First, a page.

Seeking Congress’ support, the White House is trying to renovate key parts of the No Child Left Behind education law, which has been in law for eight years.

The Administration’s proposal would revamp the methods the federal government utilizes to evaluate public schools, tossing out a mandate that states add to the ratio of students meeting or exceeding standards every year, though it does allow states to dictate their own standards.

To replace the old law, the White House is proposing that Congress consider rewarding states that display improvement toward standards that are benchmarked internationally and nationally developed.

The proposal was outlined by the White House on Monday as the president released his 2011 budget, framed by some as Obama’s strategy to leave his mark on the public education sytem, calling it “the next version of No Child Left Behind.”

The president’s Education secretary, Arne Duncan, has long been quote as saying that No Child Left Behind fails to holds students to lofty enough standards. Duncan told reporters in a conference call that the law “often does little to reward progress” of schools that show significant achievement — and lets states settle for benchmarks that are too low to help U.S. students to qualify for college or compete in an international job market.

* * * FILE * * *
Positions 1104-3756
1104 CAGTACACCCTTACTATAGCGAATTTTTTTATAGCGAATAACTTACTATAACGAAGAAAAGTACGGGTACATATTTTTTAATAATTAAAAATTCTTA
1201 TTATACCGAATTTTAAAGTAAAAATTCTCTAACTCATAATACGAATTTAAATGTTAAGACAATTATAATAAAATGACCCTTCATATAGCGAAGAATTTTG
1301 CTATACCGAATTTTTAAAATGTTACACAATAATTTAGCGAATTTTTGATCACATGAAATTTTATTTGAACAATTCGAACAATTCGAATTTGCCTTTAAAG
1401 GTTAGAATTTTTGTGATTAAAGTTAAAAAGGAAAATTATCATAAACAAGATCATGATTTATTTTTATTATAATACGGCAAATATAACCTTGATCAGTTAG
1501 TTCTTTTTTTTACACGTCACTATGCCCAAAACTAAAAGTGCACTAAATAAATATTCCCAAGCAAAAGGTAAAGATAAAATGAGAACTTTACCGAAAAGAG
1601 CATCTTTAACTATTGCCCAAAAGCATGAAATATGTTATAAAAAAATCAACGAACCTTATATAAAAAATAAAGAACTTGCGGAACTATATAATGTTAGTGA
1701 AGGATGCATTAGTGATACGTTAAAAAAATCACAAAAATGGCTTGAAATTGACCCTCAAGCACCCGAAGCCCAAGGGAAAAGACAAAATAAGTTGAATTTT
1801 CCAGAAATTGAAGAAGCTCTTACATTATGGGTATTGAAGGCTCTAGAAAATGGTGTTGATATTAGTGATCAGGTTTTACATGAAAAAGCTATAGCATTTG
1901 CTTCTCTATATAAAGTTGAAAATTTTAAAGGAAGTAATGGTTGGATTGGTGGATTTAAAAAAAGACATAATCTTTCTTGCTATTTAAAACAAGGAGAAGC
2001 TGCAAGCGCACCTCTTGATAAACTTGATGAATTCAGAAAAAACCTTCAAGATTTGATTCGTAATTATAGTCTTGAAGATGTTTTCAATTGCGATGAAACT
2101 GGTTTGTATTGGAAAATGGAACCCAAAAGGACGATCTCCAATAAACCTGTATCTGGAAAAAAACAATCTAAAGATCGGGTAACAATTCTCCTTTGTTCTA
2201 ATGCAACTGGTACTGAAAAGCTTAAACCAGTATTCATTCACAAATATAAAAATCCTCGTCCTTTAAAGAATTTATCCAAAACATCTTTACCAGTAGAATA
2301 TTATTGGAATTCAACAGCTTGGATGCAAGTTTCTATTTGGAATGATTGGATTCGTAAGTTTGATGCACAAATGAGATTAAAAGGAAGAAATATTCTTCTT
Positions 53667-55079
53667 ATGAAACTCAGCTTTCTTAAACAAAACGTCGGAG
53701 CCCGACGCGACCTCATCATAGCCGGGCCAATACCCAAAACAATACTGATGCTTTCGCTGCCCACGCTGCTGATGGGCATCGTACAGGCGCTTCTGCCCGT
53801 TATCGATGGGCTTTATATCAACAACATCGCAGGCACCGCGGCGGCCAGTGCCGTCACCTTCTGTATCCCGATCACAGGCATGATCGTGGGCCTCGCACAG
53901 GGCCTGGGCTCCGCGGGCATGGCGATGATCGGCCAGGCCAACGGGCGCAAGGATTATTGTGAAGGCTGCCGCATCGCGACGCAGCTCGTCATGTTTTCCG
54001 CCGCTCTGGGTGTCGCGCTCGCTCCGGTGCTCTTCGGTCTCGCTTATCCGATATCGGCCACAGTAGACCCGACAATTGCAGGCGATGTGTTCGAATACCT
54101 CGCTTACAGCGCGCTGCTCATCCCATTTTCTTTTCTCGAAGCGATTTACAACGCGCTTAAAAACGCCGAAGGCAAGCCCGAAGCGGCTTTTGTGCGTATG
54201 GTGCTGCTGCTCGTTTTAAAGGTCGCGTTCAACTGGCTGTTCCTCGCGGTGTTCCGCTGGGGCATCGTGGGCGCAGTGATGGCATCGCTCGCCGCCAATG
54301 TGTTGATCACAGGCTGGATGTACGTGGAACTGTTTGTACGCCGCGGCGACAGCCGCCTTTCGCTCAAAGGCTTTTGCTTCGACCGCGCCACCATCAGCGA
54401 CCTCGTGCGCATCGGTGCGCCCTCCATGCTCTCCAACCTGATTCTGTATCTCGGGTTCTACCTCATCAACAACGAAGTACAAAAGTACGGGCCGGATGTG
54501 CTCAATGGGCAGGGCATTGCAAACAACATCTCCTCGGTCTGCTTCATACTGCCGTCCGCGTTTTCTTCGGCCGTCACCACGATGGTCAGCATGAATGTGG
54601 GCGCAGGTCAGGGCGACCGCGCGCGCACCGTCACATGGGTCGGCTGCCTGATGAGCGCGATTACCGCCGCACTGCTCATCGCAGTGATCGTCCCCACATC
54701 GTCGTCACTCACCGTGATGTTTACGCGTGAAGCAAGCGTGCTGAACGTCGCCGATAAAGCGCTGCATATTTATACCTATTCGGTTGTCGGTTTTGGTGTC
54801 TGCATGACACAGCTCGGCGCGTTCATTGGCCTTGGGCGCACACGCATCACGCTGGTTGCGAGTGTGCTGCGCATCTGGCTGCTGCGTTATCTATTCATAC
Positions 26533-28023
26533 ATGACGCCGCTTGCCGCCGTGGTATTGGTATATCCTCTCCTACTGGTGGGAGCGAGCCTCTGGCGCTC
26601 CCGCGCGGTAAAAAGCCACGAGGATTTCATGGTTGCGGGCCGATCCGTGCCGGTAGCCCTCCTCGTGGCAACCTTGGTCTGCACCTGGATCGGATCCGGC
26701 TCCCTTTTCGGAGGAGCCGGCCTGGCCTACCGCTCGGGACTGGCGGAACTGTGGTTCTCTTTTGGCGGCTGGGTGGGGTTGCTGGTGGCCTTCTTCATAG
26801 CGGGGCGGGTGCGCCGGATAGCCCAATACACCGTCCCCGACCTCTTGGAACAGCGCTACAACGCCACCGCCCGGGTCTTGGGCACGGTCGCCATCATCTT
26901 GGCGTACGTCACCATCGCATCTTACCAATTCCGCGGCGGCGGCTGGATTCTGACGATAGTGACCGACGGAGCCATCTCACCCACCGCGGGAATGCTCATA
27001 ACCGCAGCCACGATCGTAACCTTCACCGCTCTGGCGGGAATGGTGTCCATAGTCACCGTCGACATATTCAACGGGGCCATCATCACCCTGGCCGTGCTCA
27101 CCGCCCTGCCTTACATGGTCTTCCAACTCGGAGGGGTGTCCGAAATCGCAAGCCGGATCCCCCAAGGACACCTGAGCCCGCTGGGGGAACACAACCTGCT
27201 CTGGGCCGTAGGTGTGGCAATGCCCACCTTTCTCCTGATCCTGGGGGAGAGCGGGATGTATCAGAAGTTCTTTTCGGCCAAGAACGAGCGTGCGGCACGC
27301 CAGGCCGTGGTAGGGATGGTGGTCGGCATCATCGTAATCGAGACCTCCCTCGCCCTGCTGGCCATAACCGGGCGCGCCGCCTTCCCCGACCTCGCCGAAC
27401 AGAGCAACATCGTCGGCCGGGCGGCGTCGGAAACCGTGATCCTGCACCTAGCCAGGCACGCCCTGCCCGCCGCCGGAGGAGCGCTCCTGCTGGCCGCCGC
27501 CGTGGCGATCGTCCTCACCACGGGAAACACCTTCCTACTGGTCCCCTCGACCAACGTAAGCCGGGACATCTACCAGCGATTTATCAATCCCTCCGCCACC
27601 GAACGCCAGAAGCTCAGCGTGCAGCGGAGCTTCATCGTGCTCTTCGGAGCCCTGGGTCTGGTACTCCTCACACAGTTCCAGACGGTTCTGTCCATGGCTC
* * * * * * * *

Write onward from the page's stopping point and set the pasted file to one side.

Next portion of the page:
Duncan said, “In too many states, those standards are too low, and the existing law doesn’t provide states with incentives to raise their standards. In fact, quite the opposite is true.”

Though dialogues with Congressman continue, Duncan made it plain Monday he’s in search of a new vision of academic benchmarks. He said the law allows states to water down standards in what he called a “race to the bottom” which requires that 100% of students become proficient in math and reading by 2014.

Duncan continued by saying that the law “did a great job of exposing the achievement gap and demanding accountability, but it had many other shortcomings.”

Duncan was emphatic in stating that he’s seeking Congress’ help. “We’ve made no decisions about 2014. … Everything’s on the table.”

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